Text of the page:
Stroman: The idea of [framing the show as a minstrel show] came from our research that showed all the reporters were calling the trial a minstrel show. Whenever the Scottsboro boys would come in for a trial, they’d say, ‘Here comes the minstrel show! Let's start the minstrel show!’ As Ebb said, [the media] even called them “The Scottsboro Boys,” like they were a vocal group. That really gave Kander and Ebb a vehicle to be able to write songs. For Cabaret, they placed it in a cabaret. In Chicago, they placed it in vaudeville. In Steel Pier, they placed it in a dance marathon.
Beowulf Boritt (scenic designer): Obviously the idea of putting up a minstrel show makes your skin crawl. But if you take the power away from it, then suddenly it actually gives you power over the form. It’s a postmodern version of a minstrel show where it turns the form upside down.
A Look Inside the Set Design of The Scottsboro Boys
Brandon Victor Dixon (Haywood Patterson, Off-Broadway and West End): I got the script and I thought, “Minstrel show? What the hell is…"But then I read it, and very quickly I saw what they were doing, and I got pretty excited.
Colman Domingo (Mr. Bones, Off-Broadway, Broadway, and West End): I saw exactly what they were trying to do. They wanted to engage with artists who were willing to take that leap of faith and to wrestle with the themes of the play, with this form—this heated racial form of entertainment, which was the framework for this politically conscious, arresting piece of theatre.
Forrest McClendon (Mr. Tambo, Off-Broadway, Broadway, and West End): I had explored blackface minstrelsy in two previous productions and understood its subversive power—the power of the masks Black men are forced to wear.
Rodney Hicks (Clarence Norris, Off-Broadway and Broadway): I read the script and thought, “How can I be in this?” My audition song was “Mr. Cellophane” from Chicago. I sang it as if I was a Black man trying to hail a cab, without doing any extraneous things. It was a whole three-act play.
Sharon Washington (The Lady, Off-Broadway and Broadway): My agent said, “You have an audition for a Broadway musical. You don't have to sing, you don't have to dance, and you don't really speak.” My response was, “Okay, and I would want to take this why?” And he said, “Oh, I don't know, because it's Kander and Ebb and Susan Stroman.” I said, “OK, so now I'm interested.”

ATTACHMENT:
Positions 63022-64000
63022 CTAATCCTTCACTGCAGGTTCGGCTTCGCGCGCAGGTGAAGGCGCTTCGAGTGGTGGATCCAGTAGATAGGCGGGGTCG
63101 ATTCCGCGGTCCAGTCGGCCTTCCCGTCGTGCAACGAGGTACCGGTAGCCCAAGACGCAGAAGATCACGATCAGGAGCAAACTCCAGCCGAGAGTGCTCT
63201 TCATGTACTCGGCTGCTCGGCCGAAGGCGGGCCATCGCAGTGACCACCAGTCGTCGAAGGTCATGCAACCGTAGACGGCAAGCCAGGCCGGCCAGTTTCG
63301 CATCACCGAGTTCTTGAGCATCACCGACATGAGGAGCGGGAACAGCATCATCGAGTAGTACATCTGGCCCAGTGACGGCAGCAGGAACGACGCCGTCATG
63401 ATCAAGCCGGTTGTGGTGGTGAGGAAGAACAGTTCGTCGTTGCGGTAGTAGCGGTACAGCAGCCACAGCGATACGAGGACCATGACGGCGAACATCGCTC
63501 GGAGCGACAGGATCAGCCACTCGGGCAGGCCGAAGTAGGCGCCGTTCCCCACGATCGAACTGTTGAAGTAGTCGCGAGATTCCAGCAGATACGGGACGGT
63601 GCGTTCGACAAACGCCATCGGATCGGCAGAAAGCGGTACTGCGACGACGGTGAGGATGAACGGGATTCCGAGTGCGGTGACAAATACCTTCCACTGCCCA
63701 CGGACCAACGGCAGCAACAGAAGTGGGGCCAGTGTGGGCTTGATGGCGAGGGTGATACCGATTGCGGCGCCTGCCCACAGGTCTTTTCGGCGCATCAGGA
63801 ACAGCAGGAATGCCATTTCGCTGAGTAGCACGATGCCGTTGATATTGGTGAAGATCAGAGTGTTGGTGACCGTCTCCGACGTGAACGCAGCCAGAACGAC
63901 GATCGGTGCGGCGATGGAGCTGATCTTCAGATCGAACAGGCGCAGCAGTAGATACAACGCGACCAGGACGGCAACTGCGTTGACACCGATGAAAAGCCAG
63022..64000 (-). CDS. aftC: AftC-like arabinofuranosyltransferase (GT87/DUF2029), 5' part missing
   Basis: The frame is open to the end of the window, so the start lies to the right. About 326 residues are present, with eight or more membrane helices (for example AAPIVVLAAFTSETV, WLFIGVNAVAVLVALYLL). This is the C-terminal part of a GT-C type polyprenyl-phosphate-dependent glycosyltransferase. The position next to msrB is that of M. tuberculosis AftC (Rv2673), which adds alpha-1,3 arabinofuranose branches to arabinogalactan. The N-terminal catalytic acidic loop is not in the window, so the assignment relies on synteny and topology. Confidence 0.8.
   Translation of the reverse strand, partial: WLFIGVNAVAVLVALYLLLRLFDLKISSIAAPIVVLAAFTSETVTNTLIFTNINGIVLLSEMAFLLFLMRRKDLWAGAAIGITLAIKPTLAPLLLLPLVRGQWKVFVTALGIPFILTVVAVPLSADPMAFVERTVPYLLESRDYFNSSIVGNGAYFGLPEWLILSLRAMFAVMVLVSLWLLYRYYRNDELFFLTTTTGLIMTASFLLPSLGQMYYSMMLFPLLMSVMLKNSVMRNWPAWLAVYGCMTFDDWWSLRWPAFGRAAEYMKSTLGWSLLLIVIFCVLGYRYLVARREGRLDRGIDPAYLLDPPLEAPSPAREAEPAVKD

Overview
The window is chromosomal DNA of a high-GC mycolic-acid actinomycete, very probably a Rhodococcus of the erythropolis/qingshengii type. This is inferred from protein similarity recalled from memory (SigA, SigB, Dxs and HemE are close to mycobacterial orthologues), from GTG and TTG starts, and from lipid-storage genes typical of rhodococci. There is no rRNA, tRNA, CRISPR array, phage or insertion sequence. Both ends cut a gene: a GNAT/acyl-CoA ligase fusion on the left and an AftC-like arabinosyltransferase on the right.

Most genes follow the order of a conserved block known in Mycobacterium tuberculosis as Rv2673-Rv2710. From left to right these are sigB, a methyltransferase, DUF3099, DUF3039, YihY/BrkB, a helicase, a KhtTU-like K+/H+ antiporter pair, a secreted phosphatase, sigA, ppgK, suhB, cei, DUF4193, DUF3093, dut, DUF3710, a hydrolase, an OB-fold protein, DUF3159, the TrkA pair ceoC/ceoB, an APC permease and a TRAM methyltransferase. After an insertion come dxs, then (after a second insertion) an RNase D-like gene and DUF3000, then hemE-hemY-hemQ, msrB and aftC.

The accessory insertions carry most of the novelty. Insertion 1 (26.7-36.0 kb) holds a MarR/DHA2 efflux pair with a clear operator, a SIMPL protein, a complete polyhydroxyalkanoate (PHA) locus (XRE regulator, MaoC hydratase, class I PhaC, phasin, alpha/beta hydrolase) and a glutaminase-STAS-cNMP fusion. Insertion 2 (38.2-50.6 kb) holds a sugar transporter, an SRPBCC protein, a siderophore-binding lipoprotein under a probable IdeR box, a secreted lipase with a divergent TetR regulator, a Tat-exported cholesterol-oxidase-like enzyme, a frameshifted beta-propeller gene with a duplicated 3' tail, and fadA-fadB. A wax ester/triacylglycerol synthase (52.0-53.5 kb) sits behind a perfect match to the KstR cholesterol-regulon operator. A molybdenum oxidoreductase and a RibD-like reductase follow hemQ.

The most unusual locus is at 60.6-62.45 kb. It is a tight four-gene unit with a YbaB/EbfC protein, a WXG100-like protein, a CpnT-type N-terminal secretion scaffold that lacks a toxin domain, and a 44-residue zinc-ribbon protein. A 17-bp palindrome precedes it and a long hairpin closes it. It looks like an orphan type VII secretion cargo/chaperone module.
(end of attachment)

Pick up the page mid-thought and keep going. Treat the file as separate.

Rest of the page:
Josh Breckenridge (Olen Montgomery, Off-Broadway and Broadway): I’ve always been obsessed with Stro’s choreography, so when I was singing “Commencing in Chattanooga” [for my audition], I jumped up on the piano. I had never done that in my life. It was one of those bold actor moments where you think, “They're either going to be shocked and appalled and weirded out, or they’re going to think that was pretty awesome. And I just remember Stro being like, “Whoa!” From that moment on, it was like, “I have to be in the show.”
Stroman: Ultimately, you look for kind of a fearless quality [in auditions], because we were going to go on a wild journey together.
Washington: [For my audition, I had to perform] one of Rosa Parks’ speeches. They wanted a real person within the performative world of this minstrel show and telling this story. I was the observer, kind of along with the audience, watching this unfold but also participating and sort of moving through it. I was kind of a lens.
McClendon: The key [of the piece] for me was Rosa Parks—since this was a minstrel show wrapped in a musical wrapped in her memory play—whose real-life advocacy for the Scottsboro nine is the heartbeat of the piece.
Washington: She's actually bringing the memory forward. You could always hear the "aha" moment of the audience. I just loved it. I get goosebumps talking about it. When [the bus driver] tells her to move, the only line she has in the play, is “No. Not no more.”